The District this year is enduring some of the worst local political scandals since the 1990s, and federal prosecutors are making it clear they are far from finished in their probe of corruption in city government.

But will the shake-up bring a lasting fix?

Some believe the outcome of the election of a new council chairman, a seat left open last week when Kwame Brown resigned in the face of a federal and misdemeanor charge, will decide that question.

But the thing about elections is, there are the people who vote -- and then there's the rest of the city, said Chuck Thies, a political consultant.

"Most people don't get wrapped up in the day-to-day goings on of politics, they're just going to work and trying to support a family," he said.

Indeed, even as the council has a whole has come under fire over the past year as individual members have been touched by a scandal or other failings, all five incumbents won their party nominations in April's primary election.

But last week was unprecedented. Brown, a rising political star, became the first council chairman to resign from office. He did so five months after former Councilman Harry Thomas Jr. became the first D.C. legislator to resign. Both did so in the face of federal charges.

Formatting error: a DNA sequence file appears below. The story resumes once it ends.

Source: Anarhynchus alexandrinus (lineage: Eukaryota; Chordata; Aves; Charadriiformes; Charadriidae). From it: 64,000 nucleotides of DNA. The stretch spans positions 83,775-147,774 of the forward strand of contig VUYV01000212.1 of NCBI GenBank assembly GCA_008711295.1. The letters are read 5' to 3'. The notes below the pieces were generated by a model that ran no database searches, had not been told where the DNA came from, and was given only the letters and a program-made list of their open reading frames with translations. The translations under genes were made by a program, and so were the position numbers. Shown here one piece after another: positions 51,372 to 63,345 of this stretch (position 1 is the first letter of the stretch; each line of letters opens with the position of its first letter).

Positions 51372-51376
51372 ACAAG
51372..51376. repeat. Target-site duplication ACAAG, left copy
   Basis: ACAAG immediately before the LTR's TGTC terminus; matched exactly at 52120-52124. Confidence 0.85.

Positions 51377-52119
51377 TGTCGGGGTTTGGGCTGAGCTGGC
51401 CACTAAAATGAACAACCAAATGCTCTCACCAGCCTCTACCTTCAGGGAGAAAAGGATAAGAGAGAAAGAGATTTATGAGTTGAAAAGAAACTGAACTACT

And prosecutors are angry.

"The night that Harry Thomas pleaded guilty to enriching himself with money intended for children's programs, I watched in amazement as Kwame Brown sat on one of the TV stations and pontificated about corruption allegations that had been swirling in the District," Ronald Hosko, head of the Criminal Division in the FBI's Washington Field Office, said after Brown's guilty pleas. "He did so knowing fully that the sword of justice was dangling precariously over his own head."

Prosecutors said Brown is cooperating in their ongoing investigation into city corruption. For some, the lingering scandal is an albatross around city government's neck.

"How long does it take to recover trust, to recover your reputation, your good name?" said temporary Council Chairwoman Mary Cheh, who represents Ward 3. "This is so bad."

Still, legislators say they have been able to continue the business of the city, noting they passed a 2013 budget last week that did not include any new taxes.

And the months until the November election comprise a long time for politicians to lick their wounds and for city voters to move on to the next breaking news story, Thies noted.

"That's part of why crooked people get re-elected," he said. "I hope this coming election changes that."

Staff Writer Alan Blinder contributed to this report